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Different positions


 geoo
(@geoo)
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I know that this already has to have been asked but I havent a clue how to search for it.

I have been going back to the Sat Morning Blues Jams at the place where I take lessons. I find that I am the only guitarist there are is stuck in one certain when trying to solo. Mostly first positions of the blues scale. I dont even know if I am referring to it correctly.

Anyway, isnt there a GN lesson that discusses moving around on the fretboard? I dont want to ask my teacher cause we are knee deep in lessons on other things but I feel like if I could practice it on my own it would really help.

Thanks
Geoo

“The hardest thing in life is to know which bridge to cross and which to burn” - David Russell (Scottish classical Guitarist. b.1942)


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(@ignar-hillstrom)
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Practicing it is really simple. If you know your first box, take a look at the second. Play over your backing tracks using nothing but the 2nd box. When you're starting to get a feel for it, begin mixing the first and second box together. When that works, use just the third box. Then mix them all together. Rinse and repeat, after five boxes you are done. Note: make extremely sure what each note is in the box, you must know at all times where the roots are, where the fifths etc.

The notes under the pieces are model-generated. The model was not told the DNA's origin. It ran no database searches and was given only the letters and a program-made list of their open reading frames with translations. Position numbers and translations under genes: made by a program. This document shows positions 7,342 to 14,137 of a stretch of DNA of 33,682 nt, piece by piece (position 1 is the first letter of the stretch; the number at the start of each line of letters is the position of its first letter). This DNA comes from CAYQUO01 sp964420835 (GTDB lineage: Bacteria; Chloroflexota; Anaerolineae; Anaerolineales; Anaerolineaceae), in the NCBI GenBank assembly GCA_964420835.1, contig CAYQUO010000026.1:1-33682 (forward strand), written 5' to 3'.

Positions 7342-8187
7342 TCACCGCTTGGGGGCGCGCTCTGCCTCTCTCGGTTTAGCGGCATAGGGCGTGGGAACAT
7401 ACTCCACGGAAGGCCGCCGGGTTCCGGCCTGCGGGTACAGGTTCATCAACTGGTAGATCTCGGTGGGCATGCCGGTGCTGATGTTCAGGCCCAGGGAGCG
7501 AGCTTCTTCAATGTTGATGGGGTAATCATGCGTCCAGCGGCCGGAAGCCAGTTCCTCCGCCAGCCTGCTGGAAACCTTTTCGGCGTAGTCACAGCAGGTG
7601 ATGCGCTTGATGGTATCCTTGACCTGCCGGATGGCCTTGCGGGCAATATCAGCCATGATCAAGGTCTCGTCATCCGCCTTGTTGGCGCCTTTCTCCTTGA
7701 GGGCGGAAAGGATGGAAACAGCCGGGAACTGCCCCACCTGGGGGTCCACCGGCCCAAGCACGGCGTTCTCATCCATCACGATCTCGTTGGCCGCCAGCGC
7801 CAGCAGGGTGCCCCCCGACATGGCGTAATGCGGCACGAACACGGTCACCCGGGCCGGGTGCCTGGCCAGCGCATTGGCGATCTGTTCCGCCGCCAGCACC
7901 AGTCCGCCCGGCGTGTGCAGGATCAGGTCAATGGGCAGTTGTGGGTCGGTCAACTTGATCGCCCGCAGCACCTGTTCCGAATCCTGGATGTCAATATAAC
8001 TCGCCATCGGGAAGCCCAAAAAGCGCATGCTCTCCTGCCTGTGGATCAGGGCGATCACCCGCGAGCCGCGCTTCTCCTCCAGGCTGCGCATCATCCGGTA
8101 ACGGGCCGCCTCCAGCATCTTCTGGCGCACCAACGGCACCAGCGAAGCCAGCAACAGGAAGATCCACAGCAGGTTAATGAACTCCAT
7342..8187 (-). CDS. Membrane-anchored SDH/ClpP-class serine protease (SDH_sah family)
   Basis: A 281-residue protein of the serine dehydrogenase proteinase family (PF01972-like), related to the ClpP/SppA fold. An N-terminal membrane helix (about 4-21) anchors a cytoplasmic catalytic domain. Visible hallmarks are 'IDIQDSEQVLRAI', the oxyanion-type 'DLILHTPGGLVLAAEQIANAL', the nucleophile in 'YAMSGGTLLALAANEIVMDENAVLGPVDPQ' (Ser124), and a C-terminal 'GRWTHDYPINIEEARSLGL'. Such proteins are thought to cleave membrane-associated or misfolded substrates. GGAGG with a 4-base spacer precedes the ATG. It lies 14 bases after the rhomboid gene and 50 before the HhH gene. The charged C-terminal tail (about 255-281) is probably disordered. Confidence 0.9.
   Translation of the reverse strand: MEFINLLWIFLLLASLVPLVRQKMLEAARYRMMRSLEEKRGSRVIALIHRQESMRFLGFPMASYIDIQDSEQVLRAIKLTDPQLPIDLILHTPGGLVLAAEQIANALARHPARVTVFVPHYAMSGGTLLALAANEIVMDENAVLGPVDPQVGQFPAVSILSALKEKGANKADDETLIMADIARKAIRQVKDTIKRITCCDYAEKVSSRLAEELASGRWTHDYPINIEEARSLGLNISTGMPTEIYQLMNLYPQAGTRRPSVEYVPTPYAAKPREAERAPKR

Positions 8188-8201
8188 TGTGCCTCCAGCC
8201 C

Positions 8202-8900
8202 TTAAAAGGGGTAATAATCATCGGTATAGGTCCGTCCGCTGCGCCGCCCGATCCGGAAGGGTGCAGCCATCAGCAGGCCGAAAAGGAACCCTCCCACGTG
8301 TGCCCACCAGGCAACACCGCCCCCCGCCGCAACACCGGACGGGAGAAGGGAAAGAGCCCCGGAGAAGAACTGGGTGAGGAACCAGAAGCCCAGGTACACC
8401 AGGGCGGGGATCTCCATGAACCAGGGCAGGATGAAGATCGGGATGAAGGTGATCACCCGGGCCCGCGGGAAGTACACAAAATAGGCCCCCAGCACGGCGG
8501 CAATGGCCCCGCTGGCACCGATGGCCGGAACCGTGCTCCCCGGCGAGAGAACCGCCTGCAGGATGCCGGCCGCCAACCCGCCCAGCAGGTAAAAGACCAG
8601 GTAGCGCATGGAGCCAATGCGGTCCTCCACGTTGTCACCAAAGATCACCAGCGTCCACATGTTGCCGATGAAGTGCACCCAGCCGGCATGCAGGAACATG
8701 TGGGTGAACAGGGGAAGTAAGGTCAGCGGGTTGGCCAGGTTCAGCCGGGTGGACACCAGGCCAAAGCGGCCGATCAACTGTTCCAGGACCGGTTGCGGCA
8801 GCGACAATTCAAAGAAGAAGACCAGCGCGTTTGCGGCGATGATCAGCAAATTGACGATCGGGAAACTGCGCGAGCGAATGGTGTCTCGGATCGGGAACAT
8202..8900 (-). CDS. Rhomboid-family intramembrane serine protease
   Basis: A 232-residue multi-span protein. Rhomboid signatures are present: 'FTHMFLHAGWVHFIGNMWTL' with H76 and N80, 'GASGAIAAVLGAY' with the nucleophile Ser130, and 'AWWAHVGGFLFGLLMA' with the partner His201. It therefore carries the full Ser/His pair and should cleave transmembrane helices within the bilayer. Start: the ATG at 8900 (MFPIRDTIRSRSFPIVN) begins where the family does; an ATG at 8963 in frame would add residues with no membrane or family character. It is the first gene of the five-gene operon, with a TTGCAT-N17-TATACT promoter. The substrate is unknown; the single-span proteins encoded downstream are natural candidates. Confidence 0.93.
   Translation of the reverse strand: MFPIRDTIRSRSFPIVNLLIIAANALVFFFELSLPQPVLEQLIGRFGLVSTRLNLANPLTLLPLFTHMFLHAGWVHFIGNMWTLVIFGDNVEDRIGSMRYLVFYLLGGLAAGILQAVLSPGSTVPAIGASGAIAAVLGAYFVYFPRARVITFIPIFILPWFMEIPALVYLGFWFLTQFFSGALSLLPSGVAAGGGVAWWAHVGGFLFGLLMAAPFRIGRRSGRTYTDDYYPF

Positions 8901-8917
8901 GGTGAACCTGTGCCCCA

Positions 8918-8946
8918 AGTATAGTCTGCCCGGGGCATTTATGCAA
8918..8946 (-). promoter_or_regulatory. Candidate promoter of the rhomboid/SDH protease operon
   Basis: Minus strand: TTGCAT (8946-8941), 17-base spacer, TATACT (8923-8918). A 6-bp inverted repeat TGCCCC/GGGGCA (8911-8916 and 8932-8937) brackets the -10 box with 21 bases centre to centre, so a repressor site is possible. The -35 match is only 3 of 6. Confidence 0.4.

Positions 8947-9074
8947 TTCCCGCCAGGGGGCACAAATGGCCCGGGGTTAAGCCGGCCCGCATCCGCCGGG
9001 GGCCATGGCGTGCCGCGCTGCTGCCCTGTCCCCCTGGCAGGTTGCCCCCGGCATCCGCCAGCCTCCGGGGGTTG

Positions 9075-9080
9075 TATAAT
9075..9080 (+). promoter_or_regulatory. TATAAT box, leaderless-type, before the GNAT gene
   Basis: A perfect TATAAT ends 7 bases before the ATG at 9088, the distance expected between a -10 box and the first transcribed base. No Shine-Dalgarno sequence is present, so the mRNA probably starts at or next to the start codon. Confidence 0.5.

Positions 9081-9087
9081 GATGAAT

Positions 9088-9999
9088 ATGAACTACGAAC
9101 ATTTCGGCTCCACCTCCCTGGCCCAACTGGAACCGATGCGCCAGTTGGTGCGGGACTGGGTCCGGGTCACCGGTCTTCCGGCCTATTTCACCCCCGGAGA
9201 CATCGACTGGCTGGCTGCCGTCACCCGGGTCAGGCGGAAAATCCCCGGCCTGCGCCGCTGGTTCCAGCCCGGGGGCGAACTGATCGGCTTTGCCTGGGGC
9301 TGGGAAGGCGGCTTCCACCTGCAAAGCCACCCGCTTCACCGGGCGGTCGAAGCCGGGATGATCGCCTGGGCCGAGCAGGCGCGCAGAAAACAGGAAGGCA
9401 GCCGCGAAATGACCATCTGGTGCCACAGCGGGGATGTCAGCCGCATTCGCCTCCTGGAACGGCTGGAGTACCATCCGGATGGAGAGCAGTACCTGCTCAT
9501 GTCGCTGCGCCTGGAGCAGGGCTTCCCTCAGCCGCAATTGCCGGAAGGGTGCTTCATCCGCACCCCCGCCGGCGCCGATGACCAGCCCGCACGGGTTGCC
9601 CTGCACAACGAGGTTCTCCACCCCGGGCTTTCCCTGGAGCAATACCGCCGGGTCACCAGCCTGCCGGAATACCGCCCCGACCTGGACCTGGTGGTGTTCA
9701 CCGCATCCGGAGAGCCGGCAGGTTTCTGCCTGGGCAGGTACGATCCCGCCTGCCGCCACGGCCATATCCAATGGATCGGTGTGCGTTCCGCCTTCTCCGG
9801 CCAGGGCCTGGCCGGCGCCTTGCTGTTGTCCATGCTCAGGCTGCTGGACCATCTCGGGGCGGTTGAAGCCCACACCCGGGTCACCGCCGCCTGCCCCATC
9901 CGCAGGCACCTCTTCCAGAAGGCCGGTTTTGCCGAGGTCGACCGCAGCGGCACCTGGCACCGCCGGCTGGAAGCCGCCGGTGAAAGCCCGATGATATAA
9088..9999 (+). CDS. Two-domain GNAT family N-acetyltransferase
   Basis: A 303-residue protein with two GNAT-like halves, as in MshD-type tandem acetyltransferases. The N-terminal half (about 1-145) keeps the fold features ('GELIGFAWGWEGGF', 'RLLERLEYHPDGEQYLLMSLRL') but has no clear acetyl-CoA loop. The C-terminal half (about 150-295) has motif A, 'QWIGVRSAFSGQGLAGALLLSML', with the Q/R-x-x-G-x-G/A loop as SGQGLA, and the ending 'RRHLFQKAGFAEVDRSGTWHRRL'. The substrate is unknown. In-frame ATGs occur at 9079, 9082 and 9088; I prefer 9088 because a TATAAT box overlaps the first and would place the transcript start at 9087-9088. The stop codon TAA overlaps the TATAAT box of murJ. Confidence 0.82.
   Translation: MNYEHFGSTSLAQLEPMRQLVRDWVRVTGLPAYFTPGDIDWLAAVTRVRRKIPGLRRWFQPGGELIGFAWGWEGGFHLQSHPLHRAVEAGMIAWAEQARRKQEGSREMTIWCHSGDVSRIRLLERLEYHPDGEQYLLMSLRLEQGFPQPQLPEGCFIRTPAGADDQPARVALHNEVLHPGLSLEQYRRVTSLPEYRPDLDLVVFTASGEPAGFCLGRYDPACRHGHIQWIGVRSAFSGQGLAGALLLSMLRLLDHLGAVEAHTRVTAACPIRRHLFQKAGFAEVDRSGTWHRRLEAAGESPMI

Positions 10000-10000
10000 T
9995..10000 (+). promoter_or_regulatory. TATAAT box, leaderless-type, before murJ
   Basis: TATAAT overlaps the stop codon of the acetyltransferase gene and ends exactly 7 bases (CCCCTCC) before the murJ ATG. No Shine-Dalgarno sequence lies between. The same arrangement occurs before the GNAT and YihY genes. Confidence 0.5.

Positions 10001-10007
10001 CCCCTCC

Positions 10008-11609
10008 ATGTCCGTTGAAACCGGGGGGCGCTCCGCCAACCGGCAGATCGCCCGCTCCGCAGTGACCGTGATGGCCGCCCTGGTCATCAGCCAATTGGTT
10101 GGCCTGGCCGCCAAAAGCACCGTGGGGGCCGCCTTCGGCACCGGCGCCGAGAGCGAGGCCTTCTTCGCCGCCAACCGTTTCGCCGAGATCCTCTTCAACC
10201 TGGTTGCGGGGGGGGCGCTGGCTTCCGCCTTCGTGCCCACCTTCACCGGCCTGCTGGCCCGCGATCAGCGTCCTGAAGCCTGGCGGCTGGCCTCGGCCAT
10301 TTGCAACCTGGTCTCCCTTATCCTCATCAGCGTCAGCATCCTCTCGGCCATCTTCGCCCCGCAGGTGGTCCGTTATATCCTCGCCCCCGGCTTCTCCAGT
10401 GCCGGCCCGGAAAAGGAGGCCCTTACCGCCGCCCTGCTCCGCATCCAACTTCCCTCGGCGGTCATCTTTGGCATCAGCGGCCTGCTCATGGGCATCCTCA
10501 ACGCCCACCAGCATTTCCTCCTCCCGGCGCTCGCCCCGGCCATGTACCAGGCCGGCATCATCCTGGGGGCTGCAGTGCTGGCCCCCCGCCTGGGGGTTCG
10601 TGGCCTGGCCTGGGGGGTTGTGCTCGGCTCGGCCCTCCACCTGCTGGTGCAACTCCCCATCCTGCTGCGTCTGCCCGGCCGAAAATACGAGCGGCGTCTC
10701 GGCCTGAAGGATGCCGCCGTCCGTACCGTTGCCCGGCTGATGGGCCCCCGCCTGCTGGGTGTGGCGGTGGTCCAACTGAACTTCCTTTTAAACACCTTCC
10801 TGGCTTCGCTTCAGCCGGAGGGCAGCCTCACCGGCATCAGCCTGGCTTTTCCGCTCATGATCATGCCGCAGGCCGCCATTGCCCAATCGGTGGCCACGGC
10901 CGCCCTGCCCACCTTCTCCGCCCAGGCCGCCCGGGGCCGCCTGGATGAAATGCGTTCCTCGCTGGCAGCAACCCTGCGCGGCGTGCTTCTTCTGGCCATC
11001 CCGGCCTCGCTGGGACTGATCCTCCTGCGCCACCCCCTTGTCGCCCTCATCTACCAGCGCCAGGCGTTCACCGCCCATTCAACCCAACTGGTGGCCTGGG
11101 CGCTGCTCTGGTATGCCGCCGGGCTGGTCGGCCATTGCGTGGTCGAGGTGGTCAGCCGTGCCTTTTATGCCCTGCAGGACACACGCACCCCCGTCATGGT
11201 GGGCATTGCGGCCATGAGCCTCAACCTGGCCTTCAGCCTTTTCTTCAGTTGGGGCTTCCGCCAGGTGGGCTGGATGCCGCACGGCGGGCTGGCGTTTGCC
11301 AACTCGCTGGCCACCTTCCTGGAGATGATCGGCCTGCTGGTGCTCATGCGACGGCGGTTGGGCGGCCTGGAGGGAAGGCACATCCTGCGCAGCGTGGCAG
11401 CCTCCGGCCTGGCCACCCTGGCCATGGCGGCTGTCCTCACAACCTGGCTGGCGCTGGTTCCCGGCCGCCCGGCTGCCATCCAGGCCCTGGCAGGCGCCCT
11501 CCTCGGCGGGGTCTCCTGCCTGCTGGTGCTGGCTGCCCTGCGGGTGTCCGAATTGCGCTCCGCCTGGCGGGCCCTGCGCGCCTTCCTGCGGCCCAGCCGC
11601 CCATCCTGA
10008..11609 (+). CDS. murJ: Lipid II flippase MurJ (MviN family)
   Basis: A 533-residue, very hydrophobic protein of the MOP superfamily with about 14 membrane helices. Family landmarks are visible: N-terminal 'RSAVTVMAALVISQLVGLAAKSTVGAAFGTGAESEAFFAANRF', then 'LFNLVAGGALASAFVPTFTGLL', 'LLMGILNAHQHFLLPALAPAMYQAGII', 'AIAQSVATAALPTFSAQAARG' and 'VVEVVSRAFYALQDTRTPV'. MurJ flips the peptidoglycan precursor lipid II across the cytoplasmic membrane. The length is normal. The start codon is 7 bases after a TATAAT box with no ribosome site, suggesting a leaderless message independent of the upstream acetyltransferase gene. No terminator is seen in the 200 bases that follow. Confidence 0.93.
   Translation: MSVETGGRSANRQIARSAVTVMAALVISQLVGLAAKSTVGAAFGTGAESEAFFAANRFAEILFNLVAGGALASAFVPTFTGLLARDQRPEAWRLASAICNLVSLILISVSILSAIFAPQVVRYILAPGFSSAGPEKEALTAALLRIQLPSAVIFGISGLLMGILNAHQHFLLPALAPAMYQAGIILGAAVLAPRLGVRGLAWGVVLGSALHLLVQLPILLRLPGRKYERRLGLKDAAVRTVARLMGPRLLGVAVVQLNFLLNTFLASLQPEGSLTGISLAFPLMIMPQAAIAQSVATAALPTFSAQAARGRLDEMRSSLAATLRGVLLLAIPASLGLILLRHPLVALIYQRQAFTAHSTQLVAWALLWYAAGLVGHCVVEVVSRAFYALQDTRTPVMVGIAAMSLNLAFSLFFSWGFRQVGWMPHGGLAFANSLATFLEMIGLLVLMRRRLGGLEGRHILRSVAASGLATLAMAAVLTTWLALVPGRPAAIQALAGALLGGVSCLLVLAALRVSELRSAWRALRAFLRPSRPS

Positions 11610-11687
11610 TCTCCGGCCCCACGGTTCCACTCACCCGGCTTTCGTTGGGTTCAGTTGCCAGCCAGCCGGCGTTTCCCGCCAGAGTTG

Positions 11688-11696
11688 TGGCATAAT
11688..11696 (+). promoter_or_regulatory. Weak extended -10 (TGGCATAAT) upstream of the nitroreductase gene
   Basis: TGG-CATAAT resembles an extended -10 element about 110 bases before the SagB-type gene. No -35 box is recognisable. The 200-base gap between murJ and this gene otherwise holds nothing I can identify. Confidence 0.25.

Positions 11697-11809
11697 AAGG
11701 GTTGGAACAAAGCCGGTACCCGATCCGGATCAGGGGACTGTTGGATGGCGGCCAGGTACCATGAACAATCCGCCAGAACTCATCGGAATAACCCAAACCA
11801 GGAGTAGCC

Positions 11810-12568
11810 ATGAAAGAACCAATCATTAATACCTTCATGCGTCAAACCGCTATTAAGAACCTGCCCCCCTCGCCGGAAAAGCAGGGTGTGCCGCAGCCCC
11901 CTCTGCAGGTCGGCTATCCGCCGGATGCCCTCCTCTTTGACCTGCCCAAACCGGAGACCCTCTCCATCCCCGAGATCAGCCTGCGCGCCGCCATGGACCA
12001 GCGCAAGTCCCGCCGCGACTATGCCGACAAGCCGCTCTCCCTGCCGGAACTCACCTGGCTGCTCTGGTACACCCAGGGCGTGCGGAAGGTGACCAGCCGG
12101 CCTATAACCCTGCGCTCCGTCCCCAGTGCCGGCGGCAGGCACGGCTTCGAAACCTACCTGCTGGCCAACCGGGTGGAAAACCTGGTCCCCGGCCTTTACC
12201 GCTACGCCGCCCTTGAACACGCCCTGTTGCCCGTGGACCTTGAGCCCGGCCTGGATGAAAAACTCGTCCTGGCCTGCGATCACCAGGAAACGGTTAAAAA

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 geoo
(@geoo)
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Thanks Arjen. I guess I need to look for a site that has a better diagram of the pattern. I went to jguitar.com but it didnt look right to me. But then again, i am the newbie.. Not them LOL

Geoo

“The hardest thing in life is to know which bridge to cross and which to burn” - David Russell (Scottish classical Guitarist. b.1942)


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(@ignar-hillstrom)
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Check Greybeard's site, it's all you'll ever need about things like this:
http://people.freenet.de/greybeard/ScalePatternsAminPenta.htm


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(@slejhamer)
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Practicing it is really simple. If you know your first box, take a look at the second. Play over your backing tracks using nothing but the 2nd box. When you're starting to get a feel for it, begin mixing the first and second box together. When that works, use just the third box. Then mix them all together. Rinse and repeat, after five boxes you are done. Note: make extremely sure what each note is in the box, you must know at all times where the roots are, where the fifths etc.

Good advice from Arjen.

For practice, my teacher has me starting a scale on the root note on the 6th, 5th and 4th strings. That way I learn the scale in several different positions, and it also helps develop familiarity with the fretboard.